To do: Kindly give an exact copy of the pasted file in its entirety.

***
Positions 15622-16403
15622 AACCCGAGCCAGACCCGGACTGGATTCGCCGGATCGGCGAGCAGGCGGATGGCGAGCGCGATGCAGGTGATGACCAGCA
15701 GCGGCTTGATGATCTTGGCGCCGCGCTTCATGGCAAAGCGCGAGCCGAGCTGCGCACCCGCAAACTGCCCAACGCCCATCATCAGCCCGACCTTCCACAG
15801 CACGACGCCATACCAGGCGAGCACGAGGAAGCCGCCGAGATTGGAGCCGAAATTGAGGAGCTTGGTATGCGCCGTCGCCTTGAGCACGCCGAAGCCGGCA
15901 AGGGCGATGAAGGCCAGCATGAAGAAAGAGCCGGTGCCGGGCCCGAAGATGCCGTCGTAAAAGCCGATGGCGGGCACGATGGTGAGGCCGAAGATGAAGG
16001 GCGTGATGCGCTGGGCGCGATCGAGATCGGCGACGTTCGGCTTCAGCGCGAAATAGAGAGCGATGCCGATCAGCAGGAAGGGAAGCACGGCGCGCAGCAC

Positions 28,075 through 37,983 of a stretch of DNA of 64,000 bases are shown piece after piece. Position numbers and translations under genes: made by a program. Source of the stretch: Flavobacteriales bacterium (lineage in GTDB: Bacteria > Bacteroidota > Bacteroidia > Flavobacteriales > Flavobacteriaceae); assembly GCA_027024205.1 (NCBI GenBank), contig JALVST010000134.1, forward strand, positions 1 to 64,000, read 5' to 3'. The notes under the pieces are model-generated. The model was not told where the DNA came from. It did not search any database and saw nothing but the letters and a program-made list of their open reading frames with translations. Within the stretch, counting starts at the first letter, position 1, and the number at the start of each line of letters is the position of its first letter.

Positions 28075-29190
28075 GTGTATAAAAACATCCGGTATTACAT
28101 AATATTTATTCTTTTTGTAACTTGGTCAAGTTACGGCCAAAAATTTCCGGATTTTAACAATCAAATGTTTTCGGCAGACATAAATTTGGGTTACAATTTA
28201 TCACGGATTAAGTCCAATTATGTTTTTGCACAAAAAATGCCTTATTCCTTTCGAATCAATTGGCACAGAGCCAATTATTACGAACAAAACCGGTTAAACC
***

Positions 15622-16403
15622 AACCCGAGCCAGACCCGGACTGGATTCGCCGGATCGGCGAGCAGGCGGATGGCGAGCGCGATGCAGGTGATGACCAGCA
15701 GCGGCTTGATGATCTTGGCGCCGCGCTTCATGGCAAAGCGCGAGCCGAGCTGCGCACCCGCAAACTGCCCAACGCCCATCATCAGCCCGACCTTCCACAG
15801 CACGACGCCATACCAGGCGAGCACGAGGAAGCCGCCGAGATTGGAGCCGAAATTGAGGAGCTTGGTATGCGCCGTCGCCTTGAGCACGCCGAAGCCGGCA
15901 AGGGCGATGAAGGCCAGCATGAAGAAAGAGCCGGTGCCGGGCCCGAAGATGCCGTCGTAAAAGCCGATGGCGGGCACGATGGTGAGGCCGAAGATGAAGG
16001 GCGTGATGCGCTGGGCGCGATCGAGATCGGCGACGTTCGGCTTCAGCGCGAAATAGAGAGCGATGCCGATCAGCAGGAAGGGAAGCACGGCGCGCAGCAC

Positions 28,075 through 37,983 of a stretch of DNA of 64,000 bases are shown piece after piece. Position numbers and translations under genes: made by a program. Source of the stretch: Flavobacteriales bacterium (lineage in GTDB: Bacteria > Bacteroidota > Bacteroidia > Flavobacteriales > Flavobacteriaceae); assembly GCA_027024205.1 (NCBI GenBank), contig JALVST010000134.1, forward strand, positions 1 to 64,000, read 5' to 3'. The notes under the pieces are model-generated. The model was not told where the DNA came from. It did not search any database and saw nothing but the letters and a program-made list of their open reading frames with translations. Within the stretch, counting starts at the first letter, position 1, and the number at the start of each line of letters is the position of its first letter.

Positions 28075-29190
28075 GTGTATAAAAACATCCGGTATTACAT
28101 AATATTTATTCTTTTTGTAACTTGGTCAAGTTACGGCCAAAAATTTCCGGATTTTAACAATCAAATGTTTTCGGCAGACATAAATTTGGGTTACAATTTA
28201 TCACGGATTAAGTCCAATTATGTTTTTGCACAAAAAATGCCTTATTCCTTTCGAATCAATTGGCACAGAGCCAATTATTACGAACAAAACCGGTTAAACC